News/Events - August 2013
Are you thinking of expanding your production cycles in order to attend more markets? Would you like to increase the number of shares in your CSA program? Have you ever considered agri-tourism as a potential source of farm income? If so, then join us at Cooper's CSA Farm & Maze on Sunday September 15, 2013, from 1:00-4:00pm for this informative farm business management tour.
Steve and Lisa Cooper have been farming together for close to 20 years. They currently run one of the largest CSA programs in the region (400+ members), so they have lots to teach growers who are interested in expanding their production. They also know a fair bit about marketing. Their buisness was grown from a single sweet corn stall to a farm servicing four regional farmers' markets in addition to their booming CSA program. They also run a 10 acre corn maze, which attracts close to 10,000 visitors to the farm each year, and a certified kitchen where they assemble prepared goods for their farmgate and webstores. To learn more about the Coopers, visit their fantastic new website:www.coopersfarm.ca.
Pre-registration is required as space is limited. $25/person, $35/farming pair (ie. business partners). Head to www.surveymonkey.com/s/XKXVQG6 to complete a quick registration questionaire. For more information, or if you have difficulty with the online registration, please contact Jay Adam: firstname.lastname@example.org - 705-743-7671
On Tuesday September 10, Sue Chan will be speaking to the Lakefield Horticultural Society about the environmental and economic impacts of declining populations of native pollinators. The event promises to be informative, engaging and fun, with a mini flower show and decorative competition scheduled for the evening as well.
OSCIA has just announced a number of new information sessions for producers and industry stakeholders who are interested in submitting applications for Capacity Building annd Project Implementation. The sessions will provide information on the areas of focus and criteria for both types of Cost-Share Assistance. Dates have been announced for the following areas across the region:
- Peterborough: August 28th, 9:30am - 11:30am
- Belleville: September 9th, 1:00pm - 3:00pm
- Newmarket: September 13th, 10:00am - 12:00pm
For more information on the details of the program, head on over to the GF2 website. If you'd like to reserve a spot for yourself in one of the upcoming info sessions, head on over to the Registration Page.
Edit: Click The Photo Below to View More Workshop Pictures!
Farmers from east central Ontario gathered at Wheelbarrow Farm this past Sunday to learn about natural pest and disease control methods suitable for all scales of organic production. The instructor, Dr. Fulvio Gioanetto, began the day with a lecture on plant pathology, the detriments of conventional pest and disease controls, and the use of common perennial plants as bioindicators of soil health.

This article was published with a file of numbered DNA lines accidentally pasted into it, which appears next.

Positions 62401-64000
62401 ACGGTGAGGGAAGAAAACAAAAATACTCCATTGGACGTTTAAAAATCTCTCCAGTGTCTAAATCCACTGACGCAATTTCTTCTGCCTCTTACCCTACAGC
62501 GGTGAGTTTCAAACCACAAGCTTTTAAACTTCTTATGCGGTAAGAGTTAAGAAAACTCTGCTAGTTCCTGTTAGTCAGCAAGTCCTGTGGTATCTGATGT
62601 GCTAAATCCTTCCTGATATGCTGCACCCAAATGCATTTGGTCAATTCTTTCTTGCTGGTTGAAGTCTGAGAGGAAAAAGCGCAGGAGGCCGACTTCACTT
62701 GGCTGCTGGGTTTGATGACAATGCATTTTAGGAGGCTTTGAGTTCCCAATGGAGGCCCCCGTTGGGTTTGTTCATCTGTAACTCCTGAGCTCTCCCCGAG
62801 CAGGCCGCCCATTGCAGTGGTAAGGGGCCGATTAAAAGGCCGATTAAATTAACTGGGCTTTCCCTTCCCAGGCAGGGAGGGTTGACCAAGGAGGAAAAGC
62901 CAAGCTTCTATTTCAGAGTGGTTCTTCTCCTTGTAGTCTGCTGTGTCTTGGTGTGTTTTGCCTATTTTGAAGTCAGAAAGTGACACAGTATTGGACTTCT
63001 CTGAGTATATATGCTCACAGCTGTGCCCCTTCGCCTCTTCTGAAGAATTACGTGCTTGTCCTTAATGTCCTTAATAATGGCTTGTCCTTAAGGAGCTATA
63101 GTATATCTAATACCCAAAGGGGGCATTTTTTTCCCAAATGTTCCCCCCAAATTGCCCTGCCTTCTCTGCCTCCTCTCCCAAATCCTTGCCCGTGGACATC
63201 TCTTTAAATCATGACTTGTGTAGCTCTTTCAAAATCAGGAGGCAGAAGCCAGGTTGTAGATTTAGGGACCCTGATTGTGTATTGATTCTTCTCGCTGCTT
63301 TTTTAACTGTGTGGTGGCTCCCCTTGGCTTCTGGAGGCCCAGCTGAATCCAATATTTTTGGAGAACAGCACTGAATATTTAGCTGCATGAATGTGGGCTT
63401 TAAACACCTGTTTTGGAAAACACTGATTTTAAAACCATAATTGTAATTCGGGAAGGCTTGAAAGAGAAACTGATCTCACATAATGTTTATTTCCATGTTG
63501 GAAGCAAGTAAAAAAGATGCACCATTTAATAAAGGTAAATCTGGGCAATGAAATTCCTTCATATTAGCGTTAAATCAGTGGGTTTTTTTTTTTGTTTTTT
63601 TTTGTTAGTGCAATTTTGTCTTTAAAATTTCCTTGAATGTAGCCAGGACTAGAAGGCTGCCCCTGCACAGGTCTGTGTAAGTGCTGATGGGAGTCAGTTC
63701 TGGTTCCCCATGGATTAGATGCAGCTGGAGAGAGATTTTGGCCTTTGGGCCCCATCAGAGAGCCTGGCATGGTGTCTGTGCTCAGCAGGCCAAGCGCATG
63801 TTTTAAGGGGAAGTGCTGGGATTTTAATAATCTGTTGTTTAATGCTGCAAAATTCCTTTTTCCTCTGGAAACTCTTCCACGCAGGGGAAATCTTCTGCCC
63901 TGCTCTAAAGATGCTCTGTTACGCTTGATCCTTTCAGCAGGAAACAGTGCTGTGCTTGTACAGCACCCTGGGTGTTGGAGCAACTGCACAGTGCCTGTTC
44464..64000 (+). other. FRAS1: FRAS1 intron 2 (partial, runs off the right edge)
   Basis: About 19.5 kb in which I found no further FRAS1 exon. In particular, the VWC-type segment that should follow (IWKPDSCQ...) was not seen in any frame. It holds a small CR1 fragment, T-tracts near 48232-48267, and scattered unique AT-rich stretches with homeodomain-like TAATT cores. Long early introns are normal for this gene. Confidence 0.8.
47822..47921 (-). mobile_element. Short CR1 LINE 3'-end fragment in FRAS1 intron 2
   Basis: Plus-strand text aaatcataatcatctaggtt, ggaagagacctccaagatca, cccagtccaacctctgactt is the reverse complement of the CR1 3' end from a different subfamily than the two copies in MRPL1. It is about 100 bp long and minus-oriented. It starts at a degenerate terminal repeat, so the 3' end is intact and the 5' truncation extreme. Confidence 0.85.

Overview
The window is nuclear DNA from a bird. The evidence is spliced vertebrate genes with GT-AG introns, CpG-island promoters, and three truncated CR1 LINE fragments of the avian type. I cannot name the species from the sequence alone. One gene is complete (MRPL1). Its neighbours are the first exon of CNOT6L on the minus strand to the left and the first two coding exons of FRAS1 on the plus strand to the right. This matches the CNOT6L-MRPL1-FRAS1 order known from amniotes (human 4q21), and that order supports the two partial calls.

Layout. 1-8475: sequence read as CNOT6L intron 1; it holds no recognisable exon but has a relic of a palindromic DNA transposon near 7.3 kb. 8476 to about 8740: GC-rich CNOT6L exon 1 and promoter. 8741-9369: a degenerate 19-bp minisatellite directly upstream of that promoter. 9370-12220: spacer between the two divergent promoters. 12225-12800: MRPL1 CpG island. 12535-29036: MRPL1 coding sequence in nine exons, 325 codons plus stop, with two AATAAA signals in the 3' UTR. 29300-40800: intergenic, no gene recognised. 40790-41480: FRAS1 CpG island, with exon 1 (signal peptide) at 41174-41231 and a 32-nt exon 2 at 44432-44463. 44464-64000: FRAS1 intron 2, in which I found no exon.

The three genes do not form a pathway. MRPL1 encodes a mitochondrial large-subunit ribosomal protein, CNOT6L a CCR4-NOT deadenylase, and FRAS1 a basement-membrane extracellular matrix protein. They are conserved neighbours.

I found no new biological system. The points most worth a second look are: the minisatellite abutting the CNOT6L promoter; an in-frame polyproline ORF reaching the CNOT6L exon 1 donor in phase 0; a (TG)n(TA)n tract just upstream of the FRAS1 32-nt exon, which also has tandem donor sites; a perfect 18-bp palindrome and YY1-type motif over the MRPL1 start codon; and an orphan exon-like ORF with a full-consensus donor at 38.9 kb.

Dr. Gioanetto stressed the importance of not forcing farmlands into cropping systems for which they are not well suited. Instead, he urged the group to become better at observing the individual characteristics of our farmlands, to see them as complex, interconnected systems. If farmers can train themselves to better observe what their properties tell them through the presence (or absence) of native perennials and soil types, then farms and crops will be healthier as a result.
Once attuned to what their lands tell them, Dr. Gioanetto argued that farmers will also be able to utilize their properties’ pervasive weeds and minerals advantageously. One such way of doing so is through simple decoctions of plant-based chemicals found throughout the farm. With simple ingredients like sunflower oil or high-proof alcohol, mixed with common perennials from around the farm, sprays can be created to control disease and pests.
After a thorough and hands-on tour of the plants prevalent in the Wheelbarrow fields, Dr. Gioanetto illustrated the steps involved in creating simple, organic solutions that could be used to control the farm’s persistent pests and diseases. Equipped with this knowledge and a simple backpack sprayer, it was impressed upon the group that even the most stubborn and problematic pests could be easily and organically managed, without the use of persistent and harmful chemicals.
We’d like to thank the folks at Plan B Organic Farms for partnering with us on this informative event, as well as the crew at Wheelbarrow Farm for hosting and providing a delicious lunch. We’re also grateful for the support of the Ontario Trillium Foundation, the Career Focus Program, as well as the CFDC in all the work that we do. Stay tuned for an updated schedule of fall programming, coming soon to a farm near you!
The Ontario Soil and Crop Improvement Association has just announced updated funding through the Species at Risk Farm Incetive Program (SARFIP) available to farmers across the province. The program offers substantial cost-share towards the establishment of Best Management Practices (BMP) on SARFIP eligible projects on croplands, grasslands, riparian areas, wetlands, or even woodlands. You must have an Environmental Farm Plan to qualify. A free workshop is available in October near Belleville. Click here to register http://registration.wildapricot.org/
Head to the link below for details of funding available for on-farm habitat-related projects.
Contact Farms at Work or any of the partners of the Kawartha Farm Stewardship Collaborative for more information on additional funding and technical assistance.